As we near the end of the year, I thought it would be a good idea to review the benefits of a backdoor Roth IRA.
Many people have incomes too high to allow them to contribute to a traditional IRA with pre-tax money. Though income limits are higher for Roth IRA contributions, there is still a limit. The backdoor Roth IRA is a way to get around the income limits imposed by the IRS.
Don't worry. The strategy is legit.
You have to make sure you follow the rules, especially when it comes time to take a distribution. When you own traditional IRAs funded with pre and after-tax dollars and Roth IRAs funded by converting traditional IRAs, you will be subject to the pro-rata rules on distribution.
Like most IRS rules, the devil is in the details. Mistakes can be costly, both in paying higher taxes and potential tax penalties for underpayment. We'll talk about the backdoor Roth IRA and the pro-rata rule to be sure you have the knowledge you need to make good decisions at distribution time.
With that brief introduction, let's get started.
Caution: The information in this post is for informational purposes only. It is not meant to be tax, legal, or investment advice. Before taking any action, you should seek competent, professional tax and legal counsel.
Is the Backdoor Roth IRA Right for You?
Roth IRA basics
Contributions and withdrawals
Roth IRAs allow investors to contribute after-tax dollars into an IRA whose earnings like traditional IRAs grow tax-free while in the account.
In 2018, you can contribute up to $5,500 into a Roth (or traditional) IRA. For those age 50 and above, an additional $1,000 can be added bringing the total to $6,500. In 2019, those limits increase by $500.00 to $6,000 for those under age 50 and $7,000 for those age 50 and above.
Another difference (and a major benefit) is that contributions to Roth IRAs can be withdrawn at any time without tax or penalty.
If held for five years, Roth IRA withdrawals are tax-free. If you are under age 59 1/2 and withdraw from the Roth, you will pay a ten percent penalty on earnings withdrawn. You pay no tax or penalty if you hold for five years and withdraw after reaching age 59 1/2.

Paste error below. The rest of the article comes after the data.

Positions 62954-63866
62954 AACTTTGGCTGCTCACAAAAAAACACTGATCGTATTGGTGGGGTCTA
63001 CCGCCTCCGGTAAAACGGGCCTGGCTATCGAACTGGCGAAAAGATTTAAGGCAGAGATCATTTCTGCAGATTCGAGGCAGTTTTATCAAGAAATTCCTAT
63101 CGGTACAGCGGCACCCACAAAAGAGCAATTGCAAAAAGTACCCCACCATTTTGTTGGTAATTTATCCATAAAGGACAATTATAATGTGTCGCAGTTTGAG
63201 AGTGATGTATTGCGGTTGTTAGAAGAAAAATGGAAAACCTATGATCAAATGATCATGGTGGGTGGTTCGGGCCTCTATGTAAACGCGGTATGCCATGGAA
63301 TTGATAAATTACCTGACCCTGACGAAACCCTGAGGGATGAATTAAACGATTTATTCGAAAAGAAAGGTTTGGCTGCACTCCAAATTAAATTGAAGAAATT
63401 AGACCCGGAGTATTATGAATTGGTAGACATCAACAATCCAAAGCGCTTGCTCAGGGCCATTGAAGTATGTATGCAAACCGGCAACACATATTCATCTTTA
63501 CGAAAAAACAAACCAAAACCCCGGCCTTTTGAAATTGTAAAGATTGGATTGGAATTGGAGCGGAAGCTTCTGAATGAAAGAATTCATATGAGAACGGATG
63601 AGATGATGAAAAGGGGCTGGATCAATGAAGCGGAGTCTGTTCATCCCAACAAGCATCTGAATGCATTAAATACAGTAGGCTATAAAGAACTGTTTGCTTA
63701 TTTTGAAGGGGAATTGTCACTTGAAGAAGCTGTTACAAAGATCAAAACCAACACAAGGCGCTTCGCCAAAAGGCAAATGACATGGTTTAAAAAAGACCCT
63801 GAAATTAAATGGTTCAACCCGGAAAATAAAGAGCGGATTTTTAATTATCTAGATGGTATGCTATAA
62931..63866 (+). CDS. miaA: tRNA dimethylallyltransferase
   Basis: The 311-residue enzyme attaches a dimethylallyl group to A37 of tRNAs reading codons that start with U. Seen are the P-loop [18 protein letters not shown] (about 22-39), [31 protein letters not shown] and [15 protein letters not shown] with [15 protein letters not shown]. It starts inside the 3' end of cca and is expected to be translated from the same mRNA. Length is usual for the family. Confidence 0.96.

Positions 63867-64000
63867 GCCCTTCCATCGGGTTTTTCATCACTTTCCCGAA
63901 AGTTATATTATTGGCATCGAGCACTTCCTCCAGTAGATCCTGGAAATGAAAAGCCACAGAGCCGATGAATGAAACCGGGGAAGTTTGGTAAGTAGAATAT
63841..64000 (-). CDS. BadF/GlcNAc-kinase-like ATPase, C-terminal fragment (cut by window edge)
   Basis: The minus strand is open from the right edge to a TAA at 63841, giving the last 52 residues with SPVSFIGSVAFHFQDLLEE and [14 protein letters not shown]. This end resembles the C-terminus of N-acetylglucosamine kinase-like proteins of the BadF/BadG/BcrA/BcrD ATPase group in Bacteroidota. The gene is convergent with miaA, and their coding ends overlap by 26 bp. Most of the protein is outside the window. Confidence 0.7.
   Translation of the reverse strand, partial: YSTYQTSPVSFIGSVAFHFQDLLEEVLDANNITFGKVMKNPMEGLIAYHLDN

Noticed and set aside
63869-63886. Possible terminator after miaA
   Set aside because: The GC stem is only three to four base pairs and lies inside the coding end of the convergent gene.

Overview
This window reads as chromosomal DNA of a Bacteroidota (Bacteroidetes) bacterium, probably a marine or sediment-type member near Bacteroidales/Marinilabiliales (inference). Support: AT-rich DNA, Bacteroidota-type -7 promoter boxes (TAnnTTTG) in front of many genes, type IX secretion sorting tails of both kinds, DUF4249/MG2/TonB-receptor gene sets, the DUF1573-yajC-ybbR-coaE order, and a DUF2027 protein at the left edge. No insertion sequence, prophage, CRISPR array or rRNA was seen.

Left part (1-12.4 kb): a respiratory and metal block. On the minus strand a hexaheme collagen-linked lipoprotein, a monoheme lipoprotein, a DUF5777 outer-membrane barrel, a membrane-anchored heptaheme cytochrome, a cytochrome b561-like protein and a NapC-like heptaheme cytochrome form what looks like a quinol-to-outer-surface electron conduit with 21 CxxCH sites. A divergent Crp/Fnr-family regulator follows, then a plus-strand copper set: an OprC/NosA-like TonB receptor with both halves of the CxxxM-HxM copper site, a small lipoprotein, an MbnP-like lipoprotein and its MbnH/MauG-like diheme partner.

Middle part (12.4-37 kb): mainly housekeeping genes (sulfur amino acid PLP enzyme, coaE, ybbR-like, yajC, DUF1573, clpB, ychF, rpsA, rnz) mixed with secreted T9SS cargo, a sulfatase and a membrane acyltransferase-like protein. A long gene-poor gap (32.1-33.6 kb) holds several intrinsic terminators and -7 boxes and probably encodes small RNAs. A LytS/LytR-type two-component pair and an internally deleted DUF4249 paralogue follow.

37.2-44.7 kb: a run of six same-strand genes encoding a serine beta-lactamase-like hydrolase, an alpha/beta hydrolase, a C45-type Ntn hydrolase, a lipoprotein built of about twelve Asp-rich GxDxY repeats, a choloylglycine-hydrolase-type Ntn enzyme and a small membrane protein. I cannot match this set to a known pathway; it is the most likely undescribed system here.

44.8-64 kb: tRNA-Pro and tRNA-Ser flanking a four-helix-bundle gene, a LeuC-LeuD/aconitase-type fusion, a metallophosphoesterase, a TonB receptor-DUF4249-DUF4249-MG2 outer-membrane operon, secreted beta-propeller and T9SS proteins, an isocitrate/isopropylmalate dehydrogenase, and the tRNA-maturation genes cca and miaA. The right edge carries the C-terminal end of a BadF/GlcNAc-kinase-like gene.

Unlike traditional IRAs, Roth IRAs do not have required minimum distributions. You decide when and how you want to withdraw money. That, to me, is another significant benefit.
For many people, the income limits prevent them from making Roth IRA contributions. Here are the 2018 and 2019 income limits.
Source: IRS Roth Comparison Chart
Traditional IRA deductibility
Below are charts comparing 2018 and 2019 limits.
Source: IRS Deduction Limits
If you make an income above the limits listed and contribute to an employer retirement plan, you are ineligible to make a traditional IRA contribution with pre-tax dollars. What do we do if we want to contribute to a Roth IRA for the tax-free income benefits but make too much money?
Enter the backdoor Roth
The backdoor Roth IRA is simple on the surface. The first step is to make a non-deductible contribution to an IRA. As we discussed earlier, income limits do not apply for non-deductible IRAs. Stick to the contribution limits, and you're good to go.
For easier accounting, I recommend keeping your non-deductible IRA separate from IRAs in which you made pre-tax contributions.
Once the IRA is in place, the second step is to convert the traditional IRA to a Roth IRA. Here is where the potential pitfalls come into place. You might think that since you've already paid taxes on the non-deductible IRA contributions, you won't pay taxes when you convert.
Not so fast.
If you have traditional IRAs funded with pre-tax dollars, Roth IRAs funded by converting traditional IRAs, and other non-deductible IRAs, any withdrawals will be subject to the pro-rata rule. That means you will pay taxes on the converted money.
Here is an example:
Katy has an IRA worth $95.000. The entire IRA consists of pre-tax contributions and earnings. She wants to contribute to a Roth IRA but makes over $200,000, putting her over the income limit. Katy is also covered under an employer retirement plan. She is over the income limit for a deductible IRA contribution as well.
Katy decides she wants to make a non-deductible contribution to an IRA. Katy decides to contribute $5,000 in 2018. She knows about the backdoor Roth and decides to convert the $5,000 to a Roth. Within a week, she completes the conversion to the Roth, minimizing or eliminating taxes on any earnings (she left it in cash). She thinks because the money converted was after tax, she won't owe taxes on the converted money.
The pro-rata calculation formula
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Roth IRA and inherited IRA balances do not count in the calculation. Non-IRA employer plan balances get excluded as well. Here's how to calculate the pro-rata rule:
Total after-tax amounts in all applicable IRAs (those listed above) / Total balance of all applicable IRAs = % of distribution that is tax-free.